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Is it a good time(stamp) for centralized logging?

With almost all deployed software systems consisting of multiple moving parts, it’s hard to find arguments against centralized aggregation of log entries. Deployment technologies like lightweight virtualization, Kubernetes, and serverless computing tend to spread out the components of a system across a large number of runtime primitives. Gaining visibility into the state and history of such systems is as important as ever but can also be more difficult than ever.

While the consensus about the necessity of centralized logging is strong, the opinions about the format and content of the log entries are manyfold and can border on the philosophical. In this article we will focus on one of the central pieces of information in every log entry: the timestamp. We will take a look at the fundamental whys and hows of timestamps and try to derive some recommendations and best practices.

Why include timestamps?

The inclusion of timestamps in itself is a pretty universal feature in most logging solutions and for good reason: the timestamp gives each log entry a point in time and thereby defines an ordering of events. Such order might be achievable without a timestamp in a simple system with a single log stream simply by preserving the sequence in which the log entries were emitted. In systems producing multiple log streams, though, the timestamps play a critical role in correlating entries across streams and in deriving a global order.

Knowing the order of events is not an end in itself, though. Leaving aside philosophical and physical considerations of the nature of causal relationships, it has proven itself to be indispensable when investigating the causality of events.

The Logs UI in Kibana
The Logs UI in Kibana: Imagine parsing this without any sort of time reference. Good luck!

Time representation

This is a good time to introduce an obvious assumption we’ll make for the rest of this text: regardless of whether the log format is unstructured or highly structured, the timestamp needs to be available as a separate datum. In pure text logs, this means it must be parsed from the log message or inferred in some other way. In structured logs, it is usually emitted in a well-known field from the start.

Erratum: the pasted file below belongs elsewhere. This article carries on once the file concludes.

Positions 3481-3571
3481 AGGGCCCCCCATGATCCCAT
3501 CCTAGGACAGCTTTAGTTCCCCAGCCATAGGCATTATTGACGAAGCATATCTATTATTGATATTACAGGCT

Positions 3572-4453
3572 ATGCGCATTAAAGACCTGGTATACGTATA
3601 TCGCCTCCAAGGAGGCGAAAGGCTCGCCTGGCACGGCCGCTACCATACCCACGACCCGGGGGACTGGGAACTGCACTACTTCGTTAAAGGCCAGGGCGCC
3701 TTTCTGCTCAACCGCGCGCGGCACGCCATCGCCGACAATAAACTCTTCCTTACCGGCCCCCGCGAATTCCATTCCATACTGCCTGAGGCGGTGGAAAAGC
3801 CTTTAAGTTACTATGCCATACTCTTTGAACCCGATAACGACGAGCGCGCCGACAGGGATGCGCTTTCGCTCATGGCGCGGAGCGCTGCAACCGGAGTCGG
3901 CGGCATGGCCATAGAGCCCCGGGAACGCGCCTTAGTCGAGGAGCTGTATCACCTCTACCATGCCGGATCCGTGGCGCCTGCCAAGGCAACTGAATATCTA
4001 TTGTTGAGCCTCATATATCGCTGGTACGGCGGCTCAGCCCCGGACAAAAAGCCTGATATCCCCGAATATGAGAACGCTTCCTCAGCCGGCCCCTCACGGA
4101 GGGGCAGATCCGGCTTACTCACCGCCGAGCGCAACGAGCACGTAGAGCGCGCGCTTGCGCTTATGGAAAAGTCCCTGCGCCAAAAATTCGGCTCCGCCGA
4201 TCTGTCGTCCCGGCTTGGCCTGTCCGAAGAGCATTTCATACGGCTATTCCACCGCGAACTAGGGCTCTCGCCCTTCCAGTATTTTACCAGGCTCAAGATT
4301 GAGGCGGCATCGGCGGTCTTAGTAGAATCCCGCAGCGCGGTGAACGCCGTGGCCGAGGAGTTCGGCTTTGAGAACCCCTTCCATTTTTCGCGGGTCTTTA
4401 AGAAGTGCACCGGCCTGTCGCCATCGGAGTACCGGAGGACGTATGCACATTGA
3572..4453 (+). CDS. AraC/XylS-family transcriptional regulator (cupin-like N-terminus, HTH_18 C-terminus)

In order to store and transmit the time, each implementation must inevitably choose a technical representation. That choice dictates several important properties and limitations of the time handling aspects of the system:

  • Point of reference: In computing, time values are usually stored and transmitted as counts of time units starting from a well-defined reference time. That reference can relate to technical properties such as the ticks of a processor since it has been powered up or based on an external calendar, such as the UNIX epoch.
  • Precision: The size of a time unit defines the precision or granularity with which a point in time can be addressed and thereby define the lower limit of what would be considered “simultaneous” in a system. A sufficiently high precision is also important to ensure stability in the ordering of events. Usual precisions range from seconds to nanoseconds.
  • Range of values: No known memory technology can hold values of infinite size, so there will be an earliest and latest time that can be represented in the implementation.